The center of this powderkeg is the Coup's leader Boots, who also lends a hand in production. It will likely take at least two listens to catch every thought he postulates on the release. Having the power to weave all of those thoughts in a 3-6 minute record is alone noteworthy.

With morons like Dr. Dre and Luther Campbell doing that guns, women, pot and beer crap, it's gratifying to find a rapper who can intelligently articulate lyrics that seem obviously the fruit of much thought. Check out the chorus of "Not Yet Free": "Capitalism is like a spider/ the web is getting tighter/ This web is made of money, made of greed, made of me/ Or what I have become in a parasite economy."

The Coup scattershots on so many issues. "The Liberation of Lonzo Williams" is a funked-up, deep-groove tale of a gangster's radical conversion ("You never worked for the mob/ Ya had a government job," Boots raps in his laid-back style to a hardened Williams).

"Last Blunt" is an insurrectionary anti-marijuana song that tags pot as the coddler of apathy. Reasons Boots: "If I didn't take that toke/ I'd be leading a street revolt." "I Ain't the Nigga" is the Coup's response to hip-hop's debate on use of the epithet by rappers.

The closing is the title track, shearing away any mixup between the Coup's title selection and the famed Eddie Murphy prison poets skit from <I>Saturday Night Live<P>. Using the landlord is an analogy to Uncle Sam and imperialism, the Coup's chorus makes clear exactly what Boots has in mind.

<I>Kill My Landlord<P> is full of hard grooves on a totally different flavor and enough rage to smash a nation.






by Andrew Nicolaou

Contributing Writer

At first glance, the Didjits are simply befuddling–and then things get scary.

The drummer and bassist look like two dazed headbanging casualties who might have just come from a drag strip (and there's more than a chance that's where they came from). The frontman often performs in a southern gentleman's suit (adorned with a feather boa) and does things with his tongue that haven't been seen since Gene Simmons' heyday.

The scary part comes when you realize that they've got their image right where they want it.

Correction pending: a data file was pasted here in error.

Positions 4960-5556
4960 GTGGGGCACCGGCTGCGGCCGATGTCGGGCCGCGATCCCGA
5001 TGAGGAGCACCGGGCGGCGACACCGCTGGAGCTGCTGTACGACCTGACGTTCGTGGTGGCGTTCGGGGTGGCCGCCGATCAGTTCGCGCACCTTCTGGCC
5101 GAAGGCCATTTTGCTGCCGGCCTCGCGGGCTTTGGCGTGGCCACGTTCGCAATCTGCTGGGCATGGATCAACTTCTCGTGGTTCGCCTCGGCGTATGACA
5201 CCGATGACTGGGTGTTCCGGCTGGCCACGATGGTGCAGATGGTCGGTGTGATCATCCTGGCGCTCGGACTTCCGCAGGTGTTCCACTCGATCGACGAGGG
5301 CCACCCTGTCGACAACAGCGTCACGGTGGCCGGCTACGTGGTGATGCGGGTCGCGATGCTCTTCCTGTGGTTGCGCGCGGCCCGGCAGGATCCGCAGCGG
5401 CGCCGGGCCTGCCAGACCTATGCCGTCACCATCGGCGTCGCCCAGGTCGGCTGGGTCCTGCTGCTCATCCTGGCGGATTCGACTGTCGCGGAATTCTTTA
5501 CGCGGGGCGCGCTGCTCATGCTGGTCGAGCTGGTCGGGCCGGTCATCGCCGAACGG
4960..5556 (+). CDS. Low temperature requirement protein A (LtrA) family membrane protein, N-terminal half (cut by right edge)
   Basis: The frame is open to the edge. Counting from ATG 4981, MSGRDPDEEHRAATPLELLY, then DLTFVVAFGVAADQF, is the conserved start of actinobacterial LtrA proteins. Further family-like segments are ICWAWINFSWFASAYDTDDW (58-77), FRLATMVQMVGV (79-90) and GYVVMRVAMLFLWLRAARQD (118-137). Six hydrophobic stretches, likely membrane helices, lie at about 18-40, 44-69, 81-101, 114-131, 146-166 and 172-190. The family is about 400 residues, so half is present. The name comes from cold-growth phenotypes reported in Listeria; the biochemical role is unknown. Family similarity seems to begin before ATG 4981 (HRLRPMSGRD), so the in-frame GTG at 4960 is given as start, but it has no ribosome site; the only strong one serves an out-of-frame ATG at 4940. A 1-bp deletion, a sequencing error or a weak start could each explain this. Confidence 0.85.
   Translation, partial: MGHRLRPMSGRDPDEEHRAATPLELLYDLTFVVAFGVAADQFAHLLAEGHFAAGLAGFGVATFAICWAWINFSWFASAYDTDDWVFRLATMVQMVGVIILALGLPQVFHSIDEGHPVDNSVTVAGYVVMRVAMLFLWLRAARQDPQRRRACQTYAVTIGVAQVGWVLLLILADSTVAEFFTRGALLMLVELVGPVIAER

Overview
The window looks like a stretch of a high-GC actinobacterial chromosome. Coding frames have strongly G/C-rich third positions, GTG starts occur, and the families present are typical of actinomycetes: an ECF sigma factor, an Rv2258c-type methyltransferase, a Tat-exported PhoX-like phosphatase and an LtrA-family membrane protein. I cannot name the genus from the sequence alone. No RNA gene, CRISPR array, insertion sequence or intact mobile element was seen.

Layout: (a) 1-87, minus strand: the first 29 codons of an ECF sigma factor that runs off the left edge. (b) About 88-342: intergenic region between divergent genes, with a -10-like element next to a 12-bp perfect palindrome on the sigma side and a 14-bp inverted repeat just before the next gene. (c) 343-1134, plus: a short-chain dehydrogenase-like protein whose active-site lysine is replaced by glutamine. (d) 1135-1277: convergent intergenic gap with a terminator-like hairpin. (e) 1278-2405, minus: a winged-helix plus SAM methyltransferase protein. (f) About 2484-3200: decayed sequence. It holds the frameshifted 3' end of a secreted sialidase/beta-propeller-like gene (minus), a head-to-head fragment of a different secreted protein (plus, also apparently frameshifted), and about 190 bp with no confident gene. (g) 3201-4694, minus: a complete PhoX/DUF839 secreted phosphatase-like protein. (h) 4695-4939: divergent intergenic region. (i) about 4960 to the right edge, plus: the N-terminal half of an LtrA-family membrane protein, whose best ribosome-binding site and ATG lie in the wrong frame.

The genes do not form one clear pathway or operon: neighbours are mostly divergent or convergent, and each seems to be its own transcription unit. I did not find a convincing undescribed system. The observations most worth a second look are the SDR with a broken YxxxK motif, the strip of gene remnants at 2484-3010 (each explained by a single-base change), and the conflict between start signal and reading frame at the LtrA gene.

The Didjits -- touring in support of <I>Que Sirhan Sirhan<P> and an upcoming Sub Pop 7-inch -- will be in Houston tonight at Emo's, located at 2700 Albany. The enchanting Los Angeles band The Muffs will be opening up, nearly assuring it will be one of the finest live shows this year.

Rick Sims and his bandmates have no problem with the "fringe benefits" sometimes associated with rock 'n' roll. When Didjits' members cite influences like Kiss and AC/DC, you can be sure they're not talking about the two bands on purely a musical level.

The Didjits like to drink, they like to smoke pot and they like women ("I'm hung over," Sims said to open the interview. "Last night we had a pool party. There were girls running around in their underwear"), and fondness for all three can be heard in their music which may be described as raging, full-on, white trash punk rawk.

The Chicago-bred band shows no sign of slowing down on its soon-to-be-released <I>Que Sirhan Sirhan<P>. The recording finds the sinister trio cruising through such frenzied anthems as "Sister Sin," "Agent 99," and the wickedly delicious "Judge Hot Fudge," featuring a blisteringly distorted lead guitar track.

The Didjits' present lineup originated in Mattoon, Ill. in 1985 with Sims, drummer Brad Sims (his brother), and bassist Doug Evans. While there was, in fact, a previous incarnation of the band which featured a synthesizer and a trumpet player, the boys don't like to talk about it too much and consider the 1986 Touch and Go release <I>Fizzjob<P> the first documentation of their sound.

<I>Fizzjob<P> was followed by <I>Hey Judester<P>, <I>Full Nelson Reilly<P> and <I>Hornet Pinata<P>, all on Touch and Go.